On the few acres that were directly behind the house, we had three horses and a pen in which we fed out calves to eventually take to the slaughter-house. I hated those days. Backing the trailer up to the pen and having to load the calf into it. Then driving to Coldspring to drop the calf off so that it could be neatly packaged in white butcher paper.  I reckon dad hated those days, too. If more people had to hunt or raise and then kill their own food, there would be a lot more vegetarians.

I saw dad have to work hard for the stuff we had. And sometimes, I had to work hard right along with him. Working hard molded me. It made me appreciate, and be thankful for, what I had.


An acre over from the house was Pin Oak Baptist Church. My great-grandfather donated the two acres on which the church stood. At least, that’s what I remember being told. It makes sense because it was smack in the middle of Williams land. The church, as one can tell by its name, was Baptist. I grew up Catholic. Not one single Williams attended that church. I always thought that odd.

Behind the church was a graveyard. Movies portray graveyards and cemeteries as places that kids love to hang out and desecrate. We didn’t mess around in there much, if at all. I recall setting foot in the graveyard only one time.  That was because some artificial flowers somehow wound up on our side of the fence. I felt obliged to return them to what I decided was their rightful place.

Not far from Cleveland is Sam Houston National Forest. It’s over a hundred thousand acres of piney woods. Pine trees, lakes, streams, and trails. We visited a few times and camped out there once or twice. Though it’s not far from where I grew up, the vegetative habitat is a world different. Pine trees abound there. Tall, skinny, evergreens that grow fast and straight with few low branches. The loblolly pine is the quintessential tree of the area. There is a variety of other trees there, oaks and other hardwoods. But, the pine tree is dominant and stands of pine trees piercing the blue sky with an undergrowth carpet of ferns is what comes to mind when I imagine the Piney Woods.

A common sight anywhere around the area was a logging truck rolling to the mill. It would be packed to the hilt with cut pine. The longest tree would be sticking off the end of the trailer a good 8 to 10 feet. A small red shop towel would be staked to it with an old screwdriver.  The warning device would be flapping in the wind as the truck thundered down the highway. The loggers cut and cleared dirt logging roads everywhere. They made for some easy and interesting exploring, even though it meant trespassing. It was innocent for us, however. We were nothing more than curious to see what had been going on.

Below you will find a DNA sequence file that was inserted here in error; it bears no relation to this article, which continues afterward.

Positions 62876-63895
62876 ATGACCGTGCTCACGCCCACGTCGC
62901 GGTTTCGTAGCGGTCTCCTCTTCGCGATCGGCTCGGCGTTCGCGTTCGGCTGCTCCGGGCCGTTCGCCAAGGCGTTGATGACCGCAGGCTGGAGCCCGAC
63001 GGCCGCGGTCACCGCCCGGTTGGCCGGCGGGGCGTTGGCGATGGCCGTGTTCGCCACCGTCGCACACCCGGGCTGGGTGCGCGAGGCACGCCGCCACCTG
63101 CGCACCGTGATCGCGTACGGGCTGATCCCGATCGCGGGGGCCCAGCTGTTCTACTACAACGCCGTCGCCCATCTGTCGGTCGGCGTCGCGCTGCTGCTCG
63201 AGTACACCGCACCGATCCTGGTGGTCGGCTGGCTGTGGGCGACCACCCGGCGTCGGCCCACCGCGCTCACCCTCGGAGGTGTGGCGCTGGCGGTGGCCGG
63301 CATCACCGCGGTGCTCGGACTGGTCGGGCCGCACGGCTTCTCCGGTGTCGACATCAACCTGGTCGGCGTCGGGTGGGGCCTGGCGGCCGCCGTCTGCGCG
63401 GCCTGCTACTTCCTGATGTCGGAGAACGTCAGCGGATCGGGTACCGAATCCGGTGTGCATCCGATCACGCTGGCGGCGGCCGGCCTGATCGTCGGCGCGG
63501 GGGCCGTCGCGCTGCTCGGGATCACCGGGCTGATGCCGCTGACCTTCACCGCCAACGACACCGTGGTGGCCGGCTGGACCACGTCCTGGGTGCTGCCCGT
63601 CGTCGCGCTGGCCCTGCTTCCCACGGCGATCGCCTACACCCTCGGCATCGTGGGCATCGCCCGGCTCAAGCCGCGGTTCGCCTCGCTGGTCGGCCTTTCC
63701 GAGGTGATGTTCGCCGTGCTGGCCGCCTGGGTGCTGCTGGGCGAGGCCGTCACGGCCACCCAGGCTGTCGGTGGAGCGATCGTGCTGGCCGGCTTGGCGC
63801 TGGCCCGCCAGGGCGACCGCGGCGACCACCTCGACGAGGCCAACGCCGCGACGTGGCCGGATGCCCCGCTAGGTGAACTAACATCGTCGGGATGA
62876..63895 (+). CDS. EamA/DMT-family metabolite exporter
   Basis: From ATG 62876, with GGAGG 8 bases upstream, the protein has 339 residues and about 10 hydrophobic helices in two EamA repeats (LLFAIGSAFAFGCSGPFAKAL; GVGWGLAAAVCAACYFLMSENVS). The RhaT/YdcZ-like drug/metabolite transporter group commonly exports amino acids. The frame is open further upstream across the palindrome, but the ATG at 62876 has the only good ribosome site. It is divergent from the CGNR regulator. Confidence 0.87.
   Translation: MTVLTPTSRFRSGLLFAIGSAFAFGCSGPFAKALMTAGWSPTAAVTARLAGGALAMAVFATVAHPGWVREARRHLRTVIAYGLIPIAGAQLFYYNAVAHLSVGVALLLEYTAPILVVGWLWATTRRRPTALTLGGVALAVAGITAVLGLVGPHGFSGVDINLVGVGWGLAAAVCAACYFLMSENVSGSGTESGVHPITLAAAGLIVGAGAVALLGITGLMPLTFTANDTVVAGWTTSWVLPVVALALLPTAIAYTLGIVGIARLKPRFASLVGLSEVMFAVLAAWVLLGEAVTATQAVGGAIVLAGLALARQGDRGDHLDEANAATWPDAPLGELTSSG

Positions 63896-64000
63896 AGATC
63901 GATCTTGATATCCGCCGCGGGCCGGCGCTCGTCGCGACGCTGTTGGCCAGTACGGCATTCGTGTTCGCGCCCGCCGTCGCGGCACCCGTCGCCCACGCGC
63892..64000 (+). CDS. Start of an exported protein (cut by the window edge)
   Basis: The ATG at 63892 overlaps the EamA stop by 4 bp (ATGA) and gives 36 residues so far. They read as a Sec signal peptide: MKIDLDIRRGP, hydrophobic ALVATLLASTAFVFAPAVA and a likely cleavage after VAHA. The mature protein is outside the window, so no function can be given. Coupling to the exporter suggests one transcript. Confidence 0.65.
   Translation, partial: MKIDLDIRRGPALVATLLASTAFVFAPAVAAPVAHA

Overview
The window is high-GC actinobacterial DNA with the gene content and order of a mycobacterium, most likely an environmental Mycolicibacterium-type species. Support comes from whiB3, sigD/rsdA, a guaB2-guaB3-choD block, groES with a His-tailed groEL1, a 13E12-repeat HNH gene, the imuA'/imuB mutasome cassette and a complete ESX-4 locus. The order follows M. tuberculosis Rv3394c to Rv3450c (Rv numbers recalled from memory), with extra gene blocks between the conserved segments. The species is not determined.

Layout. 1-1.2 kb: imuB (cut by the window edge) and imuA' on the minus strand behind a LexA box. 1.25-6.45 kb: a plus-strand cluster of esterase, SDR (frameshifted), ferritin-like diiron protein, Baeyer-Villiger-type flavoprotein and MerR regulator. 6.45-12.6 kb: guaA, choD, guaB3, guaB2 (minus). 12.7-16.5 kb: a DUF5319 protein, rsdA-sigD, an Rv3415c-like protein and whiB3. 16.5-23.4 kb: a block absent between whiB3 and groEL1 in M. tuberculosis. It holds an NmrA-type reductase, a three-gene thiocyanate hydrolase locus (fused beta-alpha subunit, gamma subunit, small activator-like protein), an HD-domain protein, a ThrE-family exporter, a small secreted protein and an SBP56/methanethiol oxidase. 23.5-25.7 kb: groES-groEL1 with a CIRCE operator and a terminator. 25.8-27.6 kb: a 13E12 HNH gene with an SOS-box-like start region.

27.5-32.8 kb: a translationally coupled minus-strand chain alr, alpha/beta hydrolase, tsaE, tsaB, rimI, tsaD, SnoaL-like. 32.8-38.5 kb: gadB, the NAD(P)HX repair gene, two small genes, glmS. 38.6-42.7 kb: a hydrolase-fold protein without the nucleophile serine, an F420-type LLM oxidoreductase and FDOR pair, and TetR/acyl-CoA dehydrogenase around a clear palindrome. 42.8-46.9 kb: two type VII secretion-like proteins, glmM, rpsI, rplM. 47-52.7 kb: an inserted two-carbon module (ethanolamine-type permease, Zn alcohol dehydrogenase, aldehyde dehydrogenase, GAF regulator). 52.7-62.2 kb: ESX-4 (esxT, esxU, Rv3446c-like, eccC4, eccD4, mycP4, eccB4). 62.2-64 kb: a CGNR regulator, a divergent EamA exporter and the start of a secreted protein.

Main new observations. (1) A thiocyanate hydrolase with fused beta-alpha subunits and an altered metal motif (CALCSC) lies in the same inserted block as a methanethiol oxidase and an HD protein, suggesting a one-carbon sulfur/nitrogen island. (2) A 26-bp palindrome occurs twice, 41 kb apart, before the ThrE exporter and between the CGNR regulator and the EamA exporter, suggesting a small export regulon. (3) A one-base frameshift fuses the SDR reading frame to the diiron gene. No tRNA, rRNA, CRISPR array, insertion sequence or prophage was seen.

In the 80s I saw Wal-Mart move in and put most of the small shops out of business. Then, construction of the bypass was completed and that killed off the rest. Downtown, like in so much of small rural America, became dead town. In time all the national chain businesses migrated to the main highway intersection of the bypass and that became the de facto center of town. Even Wal-Mart moved there after a number of years.

Eventually, I relocated to other places where I thought better opportunities existed. Though I said goodbye to Cleveland, Texas, it never really left me. My life there seemed, at the time, unremarkable.

I now realize that it was remarkable.

If you’re interested in exploring small town and rural Texas, camping is a good option. Check out the top camping spots in Texas.

Clint Williams

Clint Williams

Clint is just an average person that throughout his life has yearned for peace and simplicity. He is a freelance writer, photographer, and thinker. He currently lives aboard a sailboat with his high school sweetheart and wife where he is close to the ocean. He plans to travel the seas in search of uncommon and wonderful places and experiences.

1 Comment

  • Erika

    I want a dingo..

    May 4, 2017 at 7:39 pm